Raila compares the African Union to fish with a rotten head
The African Union is not doing enough to fulfil its democratisation mandate, Cord leader Raila Odinga has said.
Mr Odinga took issue with the performance of the union at a time it was attempting to form a court to try leaders accused of crimes against humanity.
Pundits say formation of the court is an attempt to have charges facing Deputy President William Ruto at the International Criminal Court dropped.
The DP is charged alongside radio journalist Joshua arap Sang.
“In my community, we say a fish begins to rot in the head. I’m not sure the AU’s head is fresh,” Mr Odinga said.
He was speaking at the Serena Hotel on Monday during the launch of the memoirs of former Nigerian President Olusegun Obasanjo.
The books, My Watch, have been banned in Nigeria due their criticism of the Goodluck Jonathan government.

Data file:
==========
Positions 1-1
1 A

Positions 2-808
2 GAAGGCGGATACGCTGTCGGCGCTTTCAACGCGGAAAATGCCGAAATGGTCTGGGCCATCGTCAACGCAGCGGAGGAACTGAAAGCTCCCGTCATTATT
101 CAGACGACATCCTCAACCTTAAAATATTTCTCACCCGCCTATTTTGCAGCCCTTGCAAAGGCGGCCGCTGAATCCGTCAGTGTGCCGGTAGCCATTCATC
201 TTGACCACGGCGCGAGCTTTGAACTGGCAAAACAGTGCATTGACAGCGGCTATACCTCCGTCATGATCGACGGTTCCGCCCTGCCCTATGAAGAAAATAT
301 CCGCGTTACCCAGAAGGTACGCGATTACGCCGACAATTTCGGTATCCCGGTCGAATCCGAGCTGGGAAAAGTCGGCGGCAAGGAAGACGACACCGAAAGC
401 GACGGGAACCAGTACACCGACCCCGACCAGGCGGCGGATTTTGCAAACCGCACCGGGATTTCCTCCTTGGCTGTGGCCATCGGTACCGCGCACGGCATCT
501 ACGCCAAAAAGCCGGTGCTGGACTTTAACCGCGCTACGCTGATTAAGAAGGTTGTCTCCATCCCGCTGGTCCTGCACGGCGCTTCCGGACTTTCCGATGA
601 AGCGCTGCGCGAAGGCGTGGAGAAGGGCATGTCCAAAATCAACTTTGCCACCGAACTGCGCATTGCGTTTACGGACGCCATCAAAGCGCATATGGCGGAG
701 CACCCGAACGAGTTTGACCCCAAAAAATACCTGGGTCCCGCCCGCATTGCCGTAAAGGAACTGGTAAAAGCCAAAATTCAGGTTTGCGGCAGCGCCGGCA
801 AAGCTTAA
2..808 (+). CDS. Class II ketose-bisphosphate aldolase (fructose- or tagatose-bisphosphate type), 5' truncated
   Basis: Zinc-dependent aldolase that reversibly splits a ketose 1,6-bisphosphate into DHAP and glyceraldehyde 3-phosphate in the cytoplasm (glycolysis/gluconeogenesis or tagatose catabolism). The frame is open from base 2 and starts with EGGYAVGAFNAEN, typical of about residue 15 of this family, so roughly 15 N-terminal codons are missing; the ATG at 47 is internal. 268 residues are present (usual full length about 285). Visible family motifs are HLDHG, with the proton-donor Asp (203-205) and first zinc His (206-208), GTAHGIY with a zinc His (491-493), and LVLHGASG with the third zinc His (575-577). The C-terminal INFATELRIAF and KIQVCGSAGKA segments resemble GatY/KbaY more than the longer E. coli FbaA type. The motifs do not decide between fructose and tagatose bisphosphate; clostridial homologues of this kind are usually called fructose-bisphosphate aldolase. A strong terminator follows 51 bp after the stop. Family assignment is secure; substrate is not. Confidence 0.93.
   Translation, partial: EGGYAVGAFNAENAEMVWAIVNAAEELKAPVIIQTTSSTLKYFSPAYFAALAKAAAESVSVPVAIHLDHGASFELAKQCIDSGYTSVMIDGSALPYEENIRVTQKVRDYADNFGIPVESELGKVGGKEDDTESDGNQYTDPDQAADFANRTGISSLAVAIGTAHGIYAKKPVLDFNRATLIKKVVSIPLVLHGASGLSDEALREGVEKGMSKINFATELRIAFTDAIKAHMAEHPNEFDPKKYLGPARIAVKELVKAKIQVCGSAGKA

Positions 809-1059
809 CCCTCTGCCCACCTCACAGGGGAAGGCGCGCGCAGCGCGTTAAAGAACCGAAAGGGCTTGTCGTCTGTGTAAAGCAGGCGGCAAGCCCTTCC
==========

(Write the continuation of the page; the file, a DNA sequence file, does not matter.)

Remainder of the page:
Mr Obasanjo details his struggles as a military chief. As an army strongman, he organised an election and handed power to Shehu Shagari, a civilian, in 1979.
“We could not launch the memoirs in Nigeria in the most ordinary way. We had to do a public presentation. We have been accused of contempt of court because some people wanted to block their publication,” Mr Obasanjo said.
The autobiography My Watch is published in volumes. The first gives a preview of the retired general’s early life and his path to the military while the second volume is an anecdote of his political and public life. The third volume is a “now and then” story.
Mr Obasanjo hosted top Cord leaders and former presidential hopefuls Peter Kenneth and Musalia Mudavadi. He said the continent was rich in political history.
“There is always something to learn. Each African country can do better that they are already doing,” Mr Obasanjo said. He admitted making mistakes during his rule but insisted was not lost.
“We were consistent in doing some things right because we loved our country,” he said.
Mr Obasanjo who went down in history as the only man to lead a country as military and civilian ruler in two non-consecutive terms praised former South African President Nelson Mandela and Archbishop Desmond Tutu for their role in his country’s return to democracy.